Winner of the American Christian Fiction Writer's Carol Award for Dauntless!!!

Monday, September 1, 2014

YA Fiction Finds

While working on Dauntless last year, I steeped myself in the world of YA fiction. Although the heroines are much younger than me, much about these books resonates in a universal sort of way. On the secular side, they tend to be clean, action-packed, and not afraid to ask the hard questions about life. On the Christian side, they are actually edgier and more real than many of their adult counterparts. Teens won't tolerate anything fake or cheesy, and since I won't either, YA fiction is a great fit for me.

Here's a quick overview of the books I read during that time to help me understand the YA fiction market. In future posts I will share some of the books I've read more recently.

In the Christian world Melanie Dickerson, Lisa Bergren, and Anne Elisabeth Stengl are some of the big stars. I've been enjoying Melanie's great fairy tale retellings for years, and they certainly helped provide inspiration for my series. I read Lisa Bergren's Glamorous Illusions enjoyed it, but didn't really connect with her River of Time series, although many of my adult friends loved it. As for Anne Elizabeth Stengl, I had a hard time getting into Heartless, but her vivid imagination and beautiful voice kept me reading. And I'm so glad I did. I was completely impressed by the gorgeous allegory in this story.

Perhaps my biggest surprise was to learn that a book I stumbled on last year and looooved, Prophet by R. J. Larsen, is considered YA I gobbled up this book in just a few days and enjoyed every word. I was mesmerized by her strong, courageous, spiritual heroine. I've been looking for an excuse to buy books two and three, and never even realized they were YA until my agent mentioned it to me. These books are called speculative, but I would describe them more as fantasy set in the Biblical era. Whatever they are, they're awesome, and I highly recommend them.

In secular fiction, I found I have a real penchant for YA dystopian fiction. Of course I started with The Hunger Games series. Read them straight through. I could easily do a whole post about how they inspired me to find my inner strength and stand against injustice. I have to admit, though, that I wasn't crazy about the existential ending to the whole series. It was kind of a downer. Although the ending was realistic, I'm sure I wasn't the only one who wanted something more triumphant. And I read Matched, which was pretty interesting as well.

I also gave Twilight a try, something I probably wouldn't have done if it wasn't for research purposes. This book did have a special sort of magic. I couldn't put it down. And yes, it's romantic on an epic scale. While the vampire element seemed completely fantasy-like and didn't bother me, I cannot in good conscience recommend it, especially not for teens. I felt the message of the book was that love conquers all, even if your boyfriend is inherently evil. Therefore, I felt girls could use this as a justification to get involved with destructive individuals like abusers and addicts. In fact, Edward's craving for Bella's blood is flat-out described as an addiction. There's a very real possibility he might kill her. The impression is given that playing with fire is somehow romantic. As a woman who has had a good bit of experience with both the pros and cons of romance, let me offer my opinion, it's not! While I don't think the author had bad intentions, I also do not think she fully thought through her responsibility to her young readers.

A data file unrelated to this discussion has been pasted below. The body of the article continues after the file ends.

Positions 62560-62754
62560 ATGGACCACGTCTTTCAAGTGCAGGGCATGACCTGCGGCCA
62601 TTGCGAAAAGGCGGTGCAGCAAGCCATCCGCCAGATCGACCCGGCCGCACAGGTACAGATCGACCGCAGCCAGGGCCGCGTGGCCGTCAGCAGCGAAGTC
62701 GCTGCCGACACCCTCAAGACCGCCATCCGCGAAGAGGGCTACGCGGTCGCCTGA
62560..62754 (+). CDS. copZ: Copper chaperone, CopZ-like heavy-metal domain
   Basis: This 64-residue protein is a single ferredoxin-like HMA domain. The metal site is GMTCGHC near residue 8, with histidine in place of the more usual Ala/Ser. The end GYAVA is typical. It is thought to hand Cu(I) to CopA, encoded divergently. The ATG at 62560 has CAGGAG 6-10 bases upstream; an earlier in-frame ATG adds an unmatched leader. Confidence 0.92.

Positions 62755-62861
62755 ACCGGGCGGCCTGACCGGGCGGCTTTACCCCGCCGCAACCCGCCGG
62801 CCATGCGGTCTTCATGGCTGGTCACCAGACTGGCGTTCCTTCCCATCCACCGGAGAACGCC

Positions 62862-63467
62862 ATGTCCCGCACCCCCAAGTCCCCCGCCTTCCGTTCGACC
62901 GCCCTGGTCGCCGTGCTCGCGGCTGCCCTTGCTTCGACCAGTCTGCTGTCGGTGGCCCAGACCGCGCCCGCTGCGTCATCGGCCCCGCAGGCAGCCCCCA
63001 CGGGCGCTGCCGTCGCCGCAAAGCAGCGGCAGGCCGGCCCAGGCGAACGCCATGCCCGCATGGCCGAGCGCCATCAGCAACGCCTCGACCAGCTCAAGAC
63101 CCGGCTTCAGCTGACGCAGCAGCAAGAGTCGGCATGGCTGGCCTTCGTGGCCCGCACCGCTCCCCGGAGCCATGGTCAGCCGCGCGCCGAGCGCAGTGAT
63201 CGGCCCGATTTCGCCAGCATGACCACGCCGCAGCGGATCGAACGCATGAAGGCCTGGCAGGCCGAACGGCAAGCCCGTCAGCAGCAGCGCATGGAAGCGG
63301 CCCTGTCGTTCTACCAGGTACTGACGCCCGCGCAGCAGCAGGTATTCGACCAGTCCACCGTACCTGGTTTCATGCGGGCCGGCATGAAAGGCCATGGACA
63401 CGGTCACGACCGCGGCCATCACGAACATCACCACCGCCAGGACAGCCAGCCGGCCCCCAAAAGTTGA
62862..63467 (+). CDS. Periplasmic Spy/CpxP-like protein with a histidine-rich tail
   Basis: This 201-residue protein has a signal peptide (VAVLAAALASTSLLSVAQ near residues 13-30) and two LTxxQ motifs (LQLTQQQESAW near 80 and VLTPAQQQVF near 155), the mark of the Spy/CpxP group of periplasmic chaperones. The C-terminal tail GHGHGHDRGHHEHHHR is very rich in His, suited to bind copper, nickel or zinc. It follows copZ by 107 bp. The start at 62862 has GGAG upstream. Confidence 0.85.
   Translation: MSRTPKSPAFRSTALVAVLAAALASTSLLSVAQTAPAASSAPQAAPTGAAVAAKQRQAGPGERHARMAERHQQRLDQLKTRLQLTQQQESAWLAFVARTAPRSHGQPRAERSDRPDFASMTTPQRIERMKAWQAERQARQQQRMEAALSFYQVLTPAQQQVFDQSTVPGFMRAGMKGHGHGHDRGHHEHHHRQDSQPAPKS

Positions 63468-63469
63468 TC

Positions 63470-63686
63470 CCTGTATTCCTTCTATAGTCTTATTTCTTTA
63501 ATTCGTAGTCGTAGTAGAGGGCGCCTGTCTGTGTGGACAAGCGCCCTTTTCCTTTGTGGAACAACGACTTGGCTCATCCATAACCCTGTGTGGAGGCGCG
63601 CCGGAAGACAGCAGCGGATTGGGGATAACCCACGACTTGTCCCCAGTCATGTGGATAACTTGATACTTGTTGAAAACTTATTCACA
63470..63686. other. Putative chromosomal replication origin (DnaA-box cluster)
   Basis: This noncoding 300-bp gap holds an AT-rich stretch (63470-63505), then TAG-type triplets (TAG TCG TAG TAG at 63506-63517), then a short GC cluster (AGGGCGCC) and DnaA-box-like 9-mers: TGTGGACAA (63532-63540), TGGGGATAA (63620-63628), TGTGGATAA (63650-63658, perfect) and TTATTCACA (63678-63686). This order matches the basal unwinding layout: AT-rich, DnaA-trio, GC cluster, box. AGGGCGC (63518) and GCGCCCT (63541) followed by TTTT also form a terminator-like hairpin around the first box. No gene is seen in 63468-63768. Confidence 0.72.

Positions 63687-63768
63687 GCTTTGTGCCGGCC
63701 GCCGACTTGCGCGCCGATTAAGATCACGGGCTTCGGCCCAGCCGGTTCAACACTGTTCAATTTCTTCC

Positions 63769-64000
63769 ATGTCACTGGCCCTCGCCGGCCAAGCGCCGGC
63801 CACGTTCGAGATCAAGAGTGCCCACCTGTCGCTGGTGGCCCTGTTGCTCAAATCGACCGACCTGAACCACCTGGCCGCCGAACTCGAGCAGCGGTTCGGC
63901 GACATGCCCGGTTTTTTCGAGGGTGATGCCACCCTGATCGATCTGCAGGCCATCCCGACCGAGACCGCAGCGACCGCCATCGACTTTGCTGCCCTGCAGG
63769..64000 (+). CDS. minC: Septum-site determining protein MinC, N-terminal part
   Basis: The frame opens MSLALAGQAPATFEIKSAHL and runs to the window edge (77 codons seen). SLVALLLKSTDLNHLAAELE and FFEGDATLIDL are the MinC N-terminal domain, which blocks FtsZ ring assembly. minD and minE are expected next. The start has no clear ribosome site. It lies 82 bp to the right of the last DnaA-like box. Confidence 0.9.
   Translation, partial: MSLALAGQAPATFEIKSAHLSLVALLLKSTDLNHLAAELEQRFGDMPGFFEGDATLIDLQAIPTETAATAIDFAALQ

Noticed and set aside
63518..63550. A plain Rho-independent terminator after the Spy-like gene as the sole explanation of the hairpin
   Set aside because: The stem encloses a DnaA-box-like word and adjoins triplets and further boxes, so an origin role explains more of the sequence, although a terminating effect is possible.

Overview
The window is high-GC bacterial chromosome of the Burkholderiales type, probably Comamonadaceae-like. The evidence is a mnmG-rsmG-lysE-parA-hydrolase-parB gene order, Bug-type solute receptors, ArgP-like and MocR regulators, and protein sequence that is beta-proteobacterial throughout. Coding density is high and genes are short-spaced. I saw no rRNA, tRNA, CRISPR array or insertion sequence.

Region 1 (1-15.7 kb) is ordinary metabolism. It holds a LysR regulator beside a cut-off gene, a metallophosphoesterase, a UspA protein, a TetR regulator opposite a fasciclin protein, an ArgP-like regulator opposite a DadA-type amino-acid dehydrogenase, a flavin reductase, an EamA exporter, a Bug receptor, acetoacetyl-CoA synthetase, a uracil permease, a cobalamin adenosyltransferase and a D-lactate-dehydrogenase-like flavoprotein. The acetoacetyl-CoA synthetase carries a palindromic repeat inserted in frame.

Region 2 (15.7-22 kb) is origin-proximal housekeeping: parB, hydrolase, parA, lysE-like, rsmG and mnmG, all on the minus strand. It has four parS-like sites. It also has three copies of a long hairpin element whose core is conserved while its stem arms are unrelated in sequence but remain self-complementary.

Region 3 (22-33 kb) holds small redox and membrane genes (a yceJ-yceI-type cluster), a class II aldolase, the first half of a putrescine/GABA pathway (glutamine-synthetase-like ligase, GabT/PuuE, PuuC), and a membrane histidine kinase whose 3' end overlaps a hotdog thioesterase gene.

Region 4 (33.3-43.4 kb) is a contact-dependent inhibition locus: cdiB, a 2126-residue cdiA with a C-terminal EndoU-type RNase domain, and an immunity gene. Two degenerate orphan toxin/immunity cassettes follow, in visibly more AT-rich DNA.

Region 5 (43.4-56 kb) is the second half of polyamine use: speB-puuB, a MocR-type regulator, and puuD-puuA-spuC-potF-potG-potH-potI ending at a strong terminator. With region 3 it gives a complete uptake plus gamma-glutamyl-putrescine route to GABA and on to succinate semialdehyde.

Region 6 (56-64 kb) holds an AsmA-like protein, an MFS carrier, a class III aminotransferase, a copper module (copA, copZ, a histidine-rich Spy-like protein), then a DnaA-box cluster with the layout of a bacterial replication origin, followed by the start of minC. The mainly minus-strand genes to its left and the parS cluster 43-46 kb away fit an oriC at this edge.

So those were the books that helped me grasp the feel of the YA fiction world. Feel free to share some of your own favorite YA novels.


  1. Heard of Larson's books, but interesting that you should say they were set in the Biblical times- as on the cover of, I think the third title, the model's costume looked decidedly 15th century- AD that is.
    Never personally had any remote interest in the Vampire/Twilight craze at all. It intriguing though that it seems to have made all things vampirish look good, sexy and attractive, when the the past, such things were firmly considered evil (vampires were thought to be murderers or the such who had died unshriven). Morbid, I know.

    1. Well, I only read book 1 of the Larson series. It was definitely her own created world, but had the feeling of the Biblical era to me.

      The interesting thing about the Twilight books is that the vampire, Edward, is fighting his own evil nature. He was turned a vampire against his will and has joined a group of vampires dedicated to not hurting people, but there are evil vampires in the book as well. From that perspective it contains an positive message that we can choose to overcome our own evil natures.

    2. Its a positive message, but is that actually possible, by purely natural means? Call me a skeptic, but I don't really think mankind can entirely overcome what is evil and bad about him by his own effort.